I would consider the painting activity to be an Expression lesson.  I did not focus too much on skills related to depiction or composition, but focused on how to hold a brush and the idea of stroking paint instead of scrubbing paint.  I guess the interesting thing about asking the students to paint two mittens is the idea that the patterns would match…so they were exploring two things in duplicate.  At some point, I adjusted my own system of sharing buckets of coloured tempera, but quickly fell back to my fail safe routine when I observed the chaos in trading that can ensue.  I had intentionally limited the number of buckets I prepared on this day for the simple reason that I didn’t want a big clean up at end of day, so I prepared 14 buckets for 24 students.  Normally, I would prepare 18.  So, you can imagine that, at times, you would hear someone belt out, “Are you done with the white?”

Thank you, Dana, for your wonderful assist.

The paintings, in the end, were lovely. The Pinterest crowd will find a whole variety of projects based on this story book including fabric arts, oil pastel drawings and paper cut outs…lots that you can do around a story. Advent and Christmas art abounds at the moment, I thought that these paintings might bring the spirit of winter into the classroom, for a longer duration.  Thank you, Ashley.  Thank you, Grade four students. I had a beautiful day!

 

Coventry by Helen Humphreys

These are sad times. (hold that thought…lol)

I picked up the book, Coventry, and had it read in an afternoon.  I love it when an afternoon of leisurely everything allows for me to pick up a book, curl up under the wool blanket that Leah gifted me, and read.  At 175 pages of elegantly flowing prose, I highly recommend this one, as we move toward Remembrance Day 2017.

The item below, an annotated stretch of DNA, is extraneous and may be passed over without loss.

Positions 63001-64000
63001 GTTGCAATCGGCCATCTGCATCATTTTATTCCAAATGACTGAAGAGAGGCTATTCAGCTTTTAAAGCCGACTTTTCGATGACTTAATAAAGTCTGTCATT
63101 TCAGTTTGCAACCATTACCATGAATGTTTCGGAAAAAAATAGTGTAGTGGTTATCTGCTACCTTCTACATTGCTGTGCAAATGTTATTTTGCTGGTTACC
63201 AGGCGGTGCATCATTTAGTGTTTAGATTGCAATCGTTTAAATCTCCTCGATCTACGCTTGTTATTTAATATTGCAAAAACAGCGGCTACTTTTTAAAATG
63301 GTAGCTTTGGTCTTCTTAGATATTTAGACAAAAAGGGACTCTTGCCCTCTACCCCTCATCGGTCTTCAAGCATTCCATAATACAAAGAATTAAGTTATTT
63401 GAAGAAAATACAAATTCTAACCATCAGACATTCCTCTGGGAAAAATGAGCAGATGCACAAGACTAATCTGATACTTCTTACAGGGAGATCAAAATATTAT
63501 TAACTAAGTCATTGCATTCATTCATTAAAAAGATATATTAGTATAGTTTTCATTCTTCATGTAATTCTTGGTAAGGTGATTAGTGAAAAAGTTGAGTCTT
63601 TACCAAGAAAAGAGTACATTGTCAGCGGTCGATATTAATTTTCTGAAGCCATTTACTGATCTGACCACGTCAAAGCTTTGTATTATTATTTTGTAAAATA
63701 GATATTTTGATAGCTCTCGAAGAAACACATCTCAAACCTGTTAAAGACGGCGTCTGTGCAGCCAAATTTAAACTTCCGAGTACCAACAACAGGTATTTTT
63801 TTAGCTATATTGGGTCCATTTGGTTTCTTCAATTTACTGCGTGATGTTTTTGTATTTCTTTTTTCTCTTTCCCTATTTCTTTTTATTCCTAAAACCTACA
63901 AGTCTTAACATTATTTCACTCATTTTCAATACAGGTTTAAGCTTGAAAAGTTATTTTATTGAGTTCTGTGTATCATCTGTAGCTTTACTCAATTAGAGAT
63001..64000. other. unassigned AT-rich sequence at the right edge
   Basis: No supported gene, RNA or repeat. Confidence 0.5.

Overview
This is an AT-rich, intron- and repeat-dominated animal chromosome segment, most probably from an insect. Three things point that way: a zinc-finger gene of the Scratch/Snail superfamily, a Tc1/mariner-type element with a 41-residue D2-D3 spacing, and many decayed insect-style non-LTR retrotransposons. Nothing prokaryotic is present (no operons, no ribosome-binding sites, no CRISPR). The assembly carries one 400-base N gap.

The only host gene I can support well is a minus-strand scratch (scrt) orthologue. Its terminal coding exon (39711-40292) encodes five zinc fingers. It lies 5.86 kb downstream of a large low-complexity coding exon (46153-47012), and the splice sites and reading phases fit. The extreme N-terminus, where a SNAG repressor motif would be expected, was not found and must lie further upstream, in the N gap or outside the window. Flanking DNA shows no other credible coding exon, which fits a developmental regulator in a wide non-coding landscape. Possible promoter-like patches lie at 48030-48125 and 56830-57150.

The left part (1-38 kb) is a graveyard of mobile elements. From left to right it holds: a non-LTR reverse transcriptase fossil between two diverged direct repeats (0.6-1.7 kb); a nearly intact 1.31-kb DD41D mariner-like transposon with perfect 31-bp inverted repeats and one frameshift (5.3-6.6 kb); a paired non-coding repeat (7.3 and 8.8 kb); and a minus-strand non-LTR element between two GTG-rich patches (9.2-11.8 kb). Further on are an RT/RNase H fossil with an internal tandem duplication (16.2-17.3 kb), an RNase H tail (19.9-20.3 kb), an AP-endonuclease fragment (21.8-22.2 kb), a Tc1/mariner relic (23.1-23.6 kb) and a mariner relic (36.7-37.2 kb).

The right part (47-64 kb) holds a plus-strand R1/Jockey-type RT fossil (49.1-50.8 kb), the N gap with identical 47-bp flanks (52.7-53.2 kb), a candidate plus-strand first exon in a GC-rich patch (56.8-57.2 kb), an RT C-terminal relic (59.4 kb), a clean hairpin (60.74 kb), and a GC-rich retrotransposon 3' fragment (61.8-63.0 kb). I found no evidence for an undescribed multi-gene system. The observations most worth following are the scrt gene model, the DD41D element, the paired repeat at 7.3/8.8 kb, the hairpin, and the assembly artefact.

In 2015 I sat, gobsmacked when I watched the evening news…one historical/ancient site or artifact after another looted, destroyed and left in ruins by Isis.   We don’t talk about it very much anymore, but the destruction in Khorsabad as well as the revered sites of Nineveh, Nimrud and Hatra – (designated or nominated to be UNESCO World Heritage sites) – were attacked and left in shambles by the caliphate.

This book creates, for the reader, an image of what it was really like during the Blitz.  This particular novel, an historical fiction, deals with the event on November 14, 1940 when Coventry Cathedral was destroyed.  The story is told through the experiences of two females; Harriet and Maeve.  There are some excellent reviews on line about this book and I have arrived at some similar thoughts on events, especially.  For one, without posting a spoiler, there is a significant event that I felt was unnecessary to the flow of the narrative.  You will know the moment when you come to it.